Parts of The Artist have a Franz Waxman sound from his Bride of Frankenstein years; elsewhere, it could be Alfred Newman, Cole Porter, Gershwin, Charlie Chaplin, Carl Stalling, or an early Disney underscore by composers like Leigh Harline or Frank Churchill. At other times, Bource seems to be intentionally channeling the big romantic symphonic repertoire of the 19th century via composers such as Prokofiev, Debussy, Ravel and Brahms, all to generally excellent effect. Be aware that I'm not saying that Bource is being unoriginal with these references; it's all done to illustrate the musical conventions of a specific time and a specific place, and Bource does it with all the flair and panache of a true homage.
The theme for the main character, "George Valentin", is an infectiously upbeat string-based strut, with a prominent xylophone part and a virtuoso piano line, capturing the easy breezy life of a man about town in the golden age of silent cinema. The theme and it's orchestrations are carried over into the charming romantic piece for "Pretty Peppy", George's romantic interest, and into later cues such as the lovely and lush "Fantasie d'Amour", and the quirky "Jungle Bar".
Everything about the score is larger than life; the classic Hollywood flourishes of the opening "Artist Ouverture"; the adventurous brass phrasing and mickey-mouse Korngold-inspired action music of "1927: A Russian Affair" or "Silent Rumble", the beautiful romantic piano solo in "Comme Une Rosée de Larmes", and the stark and dissonant "L'Ombre des Flammes", which has a wonderfully chaotic and occasionally unexpectedly brutal action music conclusion that could have come straight from Steiner's King Kong. "In the Stairs" has a hesitant, almost childlike idyll, with a pretty piano line and blushing, swooning strings accompanied by delicate woodwinds, chimes and harp glissandi, capturing perfectly the burgeoning relationship between the two leads. Conversely, the more tragedy-laden "The Sound of Years" has a sense of both despondent yearning in its lower-register string writing and sweeping, grand guignol heartbreak when the violins pick up the lead of the piece during it's second half.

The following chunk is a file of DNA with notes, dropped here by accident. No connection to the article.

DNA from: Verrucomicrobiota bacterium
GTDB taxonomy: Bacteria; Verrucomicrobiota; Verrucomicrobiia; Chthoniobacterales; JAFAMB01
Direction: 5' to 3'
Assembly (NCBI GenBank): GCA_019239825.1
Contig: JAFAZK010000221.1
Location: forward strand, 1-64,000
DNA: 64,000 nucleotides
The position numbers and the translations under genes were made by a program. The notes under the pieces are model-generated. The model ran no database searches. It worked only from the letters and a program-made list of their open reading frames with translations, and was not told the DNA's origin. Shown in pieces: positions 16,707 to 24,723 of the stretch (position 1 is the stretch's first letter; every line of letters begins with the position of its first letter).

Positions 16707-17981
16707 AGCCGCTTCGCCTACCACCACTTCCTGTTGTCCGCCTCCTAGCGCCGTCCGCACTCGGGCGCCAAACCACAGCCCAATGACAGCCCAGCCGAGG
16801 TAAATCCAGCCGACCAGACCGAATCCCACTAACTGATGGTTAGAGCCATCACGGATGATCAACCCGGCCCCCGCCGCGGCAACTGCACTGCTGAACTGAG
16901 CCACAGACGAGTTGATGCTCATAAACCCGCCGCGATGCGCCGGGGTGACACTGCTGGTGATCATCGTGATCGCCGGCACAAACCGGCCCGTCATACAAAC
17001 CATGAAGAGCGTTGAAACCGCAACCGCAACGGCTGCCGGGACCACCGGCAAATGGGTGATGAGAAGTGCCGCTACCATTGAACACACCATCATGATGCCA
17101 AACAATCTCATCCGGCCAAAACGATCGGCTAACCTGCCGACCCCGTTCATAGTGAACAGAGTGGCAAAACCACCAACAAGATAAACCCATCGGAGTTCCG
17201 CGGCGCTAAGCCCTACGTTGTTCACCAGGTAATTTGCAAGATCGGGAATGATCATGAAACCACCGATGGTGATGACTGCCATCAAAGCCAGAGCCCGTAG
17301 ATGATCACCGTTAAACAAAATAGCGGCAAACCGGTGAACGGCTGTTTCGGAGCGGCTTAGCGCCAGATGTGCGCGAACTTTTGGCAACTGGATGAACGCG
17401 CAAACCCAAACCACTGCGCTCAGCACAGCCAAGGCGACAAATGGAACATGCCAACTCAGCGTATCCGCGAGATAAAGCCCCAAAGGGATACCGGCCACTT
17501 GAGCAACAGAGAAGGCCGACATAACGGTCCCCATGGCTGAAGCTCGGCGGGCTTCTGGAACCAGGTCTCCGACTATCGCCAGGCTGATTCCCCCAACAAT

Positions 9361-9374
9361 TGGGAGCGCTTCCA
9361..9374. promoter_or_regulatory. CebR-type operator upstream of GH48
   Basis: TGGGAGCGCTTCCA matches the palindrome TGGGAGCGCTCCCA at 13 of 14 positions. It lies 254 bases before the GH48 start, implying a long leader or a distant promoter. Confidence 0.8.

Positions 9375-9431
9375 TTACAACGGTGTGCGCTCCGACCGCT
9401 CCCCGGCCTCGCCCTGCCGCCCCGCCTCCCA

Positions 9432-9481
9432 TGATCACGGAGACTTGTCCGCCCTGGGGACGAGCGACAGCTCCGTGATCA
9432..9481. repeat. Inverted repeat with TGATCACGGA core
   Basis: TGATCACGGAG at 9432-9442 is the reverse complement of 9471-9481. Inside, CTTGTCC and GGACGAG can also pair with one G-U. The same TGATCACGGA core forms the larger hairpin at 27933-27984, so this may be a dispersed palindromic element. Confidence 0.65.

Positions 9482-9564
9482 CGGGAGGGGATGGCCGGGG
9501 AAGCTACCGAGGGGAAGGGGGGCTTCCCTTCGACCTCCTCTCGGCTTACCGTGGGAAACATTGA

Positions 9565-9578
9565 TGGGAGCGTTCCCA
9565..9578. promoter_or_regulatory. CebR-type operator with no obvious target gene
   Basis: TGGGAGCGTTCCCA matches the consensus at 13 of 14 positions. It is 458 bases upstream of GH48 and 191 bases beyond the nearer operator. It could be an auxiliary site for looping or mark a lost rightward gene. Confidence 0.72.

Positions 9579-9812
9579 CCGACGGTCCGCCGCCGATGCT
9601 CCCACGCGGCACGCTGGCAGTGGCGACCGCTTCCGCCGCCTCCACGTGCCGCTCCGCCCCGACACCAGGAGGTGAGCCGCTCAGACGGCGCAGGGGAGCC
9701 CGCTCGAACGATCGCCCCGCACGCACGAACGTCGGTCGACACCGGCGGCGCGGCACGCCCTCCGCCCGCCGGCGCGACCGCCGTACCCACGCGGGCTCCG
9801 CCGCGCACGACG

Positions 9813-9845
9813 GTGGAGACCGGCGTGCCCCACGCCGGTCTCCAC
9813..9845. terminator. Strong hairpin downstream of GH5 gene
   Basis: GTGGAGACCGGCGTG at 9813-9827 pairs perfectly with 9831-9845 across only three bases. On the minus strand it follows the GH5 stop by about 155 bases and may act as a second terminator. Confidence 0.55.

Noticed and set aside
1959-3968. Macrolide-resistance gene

The score concludes in outstanding fashion, beginning with the charming and sweeping "Happy Ending", which as one might imagine is filled with lush romantic strings and flighty flute impressions. The violence of the shadow of flames from earlier in the score reappears in the rather shocking penultimate cue, "Ghosts from the Past", before everything comes to a solemn, tragic end in "My Suicide", a moving string lament which restates the Sound of Tears theme and finishes the score proper on a largely downbeat, but appropriate note of large-scale pathos.
The conclusive jazz piece, "Peppy and George", re-arranges and re-orchestrates George's buoyant theme for the big band sound of Benny Goodman, complete with a faithful homage to the classic Gene Krupa big drum sound. A couple of source cues and songs, ranging from a performance of Alberto Ginastera's ballet Estancia (which is slightly anachronistic as it was written in 1941), Duke Ellington's "Jubilee Stomp" and songs by Jay Livingston and Johnny Burke, round out the album, adding to the 1920s feel.
If The Artist continues to wow critics in independent theaters across America, and if I know the way the Academy of Motion Picture Arts and Sciences thinks - and I'm usually pretty good as predicting these things - then this score will likely take home the Oscar for Best Original Score next spring. I'm not saying this is the best score of the year - there are several which rank above it on my own personal list - but this is exactly the kind of thing the Academy likes to honor. Foreign composer, arty film, not likely to pick up many other awards in other categories... it ticks all the right boxes, for sure. It also helps that the score is genuinely very good in and of itself, despite - or perhaps because of - its authentic period sound and sensibility, which is likely to alienate younger listeners more attuned to Remote Control power anthems, but will utterly delight others.